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The Conscience of the King 

While Captain Kirk investigates whether an actor is actually a presumed dead mass murderer, a mysterious assailant is killing the people who could identify the fugitive.


Gerd Oswald


Barry Trivers, Gene Roddenberry (created by)




Episode complete credited cast:
William Shatner ... Capt. Kirk
Leonard Nimoy ... Mr. Spock
Arnold Moss ... Anton Karidian
Barbara Anderson ... Lenore Karidian
DeForest Kelley ... Dr. Leonard McCoy
Grace Lee Whitney ... Yeoman Janice Rand
Nichelle Nichols ... Lt. Uhura
William Sargent William Sargent ... Dr. Thomas Leighton
Natalie Norwick ... Martha Leighton
David Somerville David Somerville ... Larry Matson (as David-Troy)
Karl Bruck Karl Bruck ... King Duncan
Marc Grady Adams Marc Grady Adams ... Hamlet (as Marc Adams)
Bruce Hyde ... Kevin Riley


Captain Kirk is informed by his old friend, Dr. Thomas Leighton, that the head of a Shakespearean acting troupe (known as Anton Karidian) was once known as "Kodos the Executioner". Having seized power as Governor of Tarsus IV, Kodos had 50% of his colony (4000+ people) killed when the food supply was destroy by an infestation, rather than have so many starve, not knowing that help was en route. Of the nine witnesses who could potentially identify Karidian as Kodos, only Kirk, Leighton, and a young crewman on the USS Enterprise, Kevin Riley (whose family was killed on Tarsus IV), survive. Kirk dismisses Leighton's accusations until the latter turns up murdered, and Riley almost dies of poisoning while alone in an engineering sector where no one else is present, which Riley and others view as some sort of punishment although it was really Kirk's misguided attempt to protect Riley. The other eyewitnesses have all died. Spock tells Bones that on each occasion the acting troupe was in ... Written by Tony-B4 (updated by Rms125a@hotmail.com)

Plot Summary | Plot Synopsis


TV-PG | See all certifications »

Did You Know?


Both Arnold Moss and Barbara Anderson, despite their rich and dulcet tones so well-suited to the Shakespearean roles they play in this episode, were born in Brooklyn, New York. See more »


While Star Trek anticipated a number of technological and scientific innovations, it apparently failed to predict DNA testing, which could have resolved the question if the body burned beyond recognition found on Tarsus IV was indeed that of Kodos the Executioner. The prequel series Star Trek: Enterprise does make frequent references to DNA identification. See more »


Lenore Karidian: So, the captain of the Enterprise... Interesting.
Captain James T. Kirk: So, Lady Macbeth... Interesting. What's your next move?
See more »

Alternate Versions

One notable change is in the scene in which Kirk and Lenore are talking in a corridor with a window to outer space. In the original, when a camera on the left is facing right focused on Lenore there are stars outside the window. But when a camera stage right is facing left focused on Kirk, there are no stars. This is fixed in the remastered version in which there are now also stars outside the window behind Captain Kirk. See more »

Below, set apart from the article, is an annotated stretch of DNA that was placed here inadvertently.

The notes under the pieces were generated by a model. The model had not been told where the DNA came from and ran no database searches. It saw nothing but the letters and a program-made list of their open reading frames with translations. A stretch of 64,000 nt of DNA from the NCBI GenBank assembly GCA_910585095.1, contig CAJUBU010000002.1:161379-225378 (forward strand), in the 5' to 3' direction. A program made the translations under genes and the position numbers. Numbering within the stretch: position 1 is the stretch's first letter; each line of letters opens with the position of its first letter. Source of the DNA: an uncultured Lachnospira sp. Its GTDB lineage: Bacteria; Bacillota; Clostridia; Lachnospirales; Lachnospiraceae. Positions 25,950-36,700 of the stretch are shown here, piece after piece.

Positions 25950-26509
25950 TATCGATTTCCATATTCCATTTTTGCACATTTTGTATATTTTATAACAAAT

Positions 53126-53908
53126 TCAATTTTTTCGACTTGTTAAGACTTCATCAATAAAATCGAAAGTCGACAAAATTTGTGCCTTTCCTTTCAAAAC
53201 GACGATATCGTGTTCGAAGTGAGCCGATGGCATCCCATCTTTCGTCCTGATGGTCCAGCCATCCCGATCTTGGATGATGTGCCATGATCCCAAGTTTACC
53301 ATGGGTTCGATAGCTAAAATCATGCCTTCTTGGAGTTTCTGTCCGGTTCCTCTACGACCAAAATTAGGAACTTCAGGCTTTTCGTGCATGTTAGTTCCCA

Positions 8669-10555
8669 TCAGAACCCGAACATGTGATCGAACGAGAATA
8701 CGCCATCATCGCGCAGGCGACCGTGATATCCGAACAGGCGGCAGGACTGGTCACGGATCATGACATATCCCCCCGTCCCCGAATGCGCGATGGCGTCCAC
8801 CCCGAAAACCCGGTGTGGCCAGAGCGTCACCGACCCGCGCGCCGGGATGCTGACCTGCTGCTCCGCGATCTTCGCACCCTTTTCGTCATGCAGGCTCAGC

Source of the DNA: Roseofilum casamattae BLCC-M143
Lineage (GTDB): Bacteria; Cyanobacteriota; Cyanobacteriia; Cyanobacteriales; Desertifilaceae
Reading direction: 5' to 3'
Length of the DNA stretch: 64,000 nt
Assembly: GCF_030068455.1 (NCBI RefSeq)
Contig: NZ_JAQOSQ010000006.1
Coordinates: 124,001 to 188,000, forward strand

Featured in Bring Back... Star Trek (2009) See more »


Beyond Antares
Music by Wilbur Hatch
Lyrics by Gene L. Coon
Performed by Nichelle Nichols
Harpsichord by Marl Young
Guitar played by Laurindo Almeida
See more »

User Reviews

Hamlet and Nazi war crimes
2 June 2009 | by BlueghostSee all my reviews

I really wasn't sure what to call this review, so I figured I'd just call it what I thought the whole thing was about.

What we have here is a classic criminal investigation using a theatrical technique to recreate the theme of whatever crime it was that was committed. The idea is to get the suspect/perpetrator to emotionally connect with their alleged criminal act. The concept is an old one. The astute viewer, particularly one familiar with Shakespeare (Edward de Vere's works) will note Hamlet's "the play's the thing..." concept, and how said notion is cleverly injected into this episode.

Most of the episode is a murder mystery a-la a PBS episode with Diana Rigg. But, unlike WGBH's production, we're not given hints nor clues as to who is doing what. It's part of the ingenuity of this episode as the audience is shown apparent evidence for inferred correlation. As such the audience isn't really challenged to figure out who is doing what, but presented a twist without realizing it.

The theme is lifted from the criminal investigations that continue to this very day as of this writing, concerning the heinous acts of mass murder by the Nazi regime prior to the ending of the second world war. What is stronger? Peronsal ties or societal obligation? And what are the personal ramifications on a personal basis when two sets of right and wrong collide? Can anyone, so divided, exist and retain their sanity? This episode explores those themes, and offers a possible outcome. It is an interesting exploration, and an interesting writing exercise.

A respectable episode. Enjoy.

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Greek | English

Release Date:

8 December 1966 (USA) See more »

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Color | Color (Technicolor)

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